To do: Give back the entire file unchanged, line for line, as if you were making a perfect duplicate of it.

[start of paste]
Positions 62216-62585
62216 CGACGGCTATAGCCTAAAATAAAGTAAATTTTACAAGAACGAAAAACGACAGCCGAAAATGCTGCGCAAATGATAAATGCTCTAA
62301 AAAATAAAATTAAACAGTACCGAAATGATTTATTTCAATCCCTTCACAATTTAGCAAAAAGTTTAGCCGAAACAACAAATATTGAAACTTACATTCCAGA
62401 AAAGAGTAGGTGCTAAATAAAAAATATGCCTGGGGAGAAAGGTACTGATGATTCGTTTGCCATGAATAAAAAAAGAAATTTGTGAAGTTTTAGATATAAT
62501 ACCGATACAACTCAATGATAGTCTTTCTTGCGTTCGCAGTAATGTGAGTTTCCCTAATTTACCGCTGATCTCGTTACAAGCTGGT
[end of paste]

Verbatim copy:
Positions 62216-62585
62216 CGACGGCTATAGCCTAAAATAAAGTAAATTTTACAAGAACGAAAAACGACAGCCGAAAATGCTGCGCAAATGATAAATGCTCTAA
62301 AAAATAAAATTAAACAGTACCGAAATGATTTATTTCAATCCCTTCACAATTTAGCAAAAAGTTTAGCCGAAACAACAAATATTGAAACTTACATTCCAGA
62401 AAAGAGTAGGTGCTAAATAAAAAATATGCCTGGGGAGAAAGGTACTGATGATTCGTTTGCCATGAATAAAAAAAGAAATTTGTGAAGTTTTAGATATAAT
62501 ACCGATACAACTCAATGATAGTCTTTCTTGCGTTCGCAGTAATGTGAGTTTCCCTAATTTACCGCTGATCTCGTTACAAGCTGGT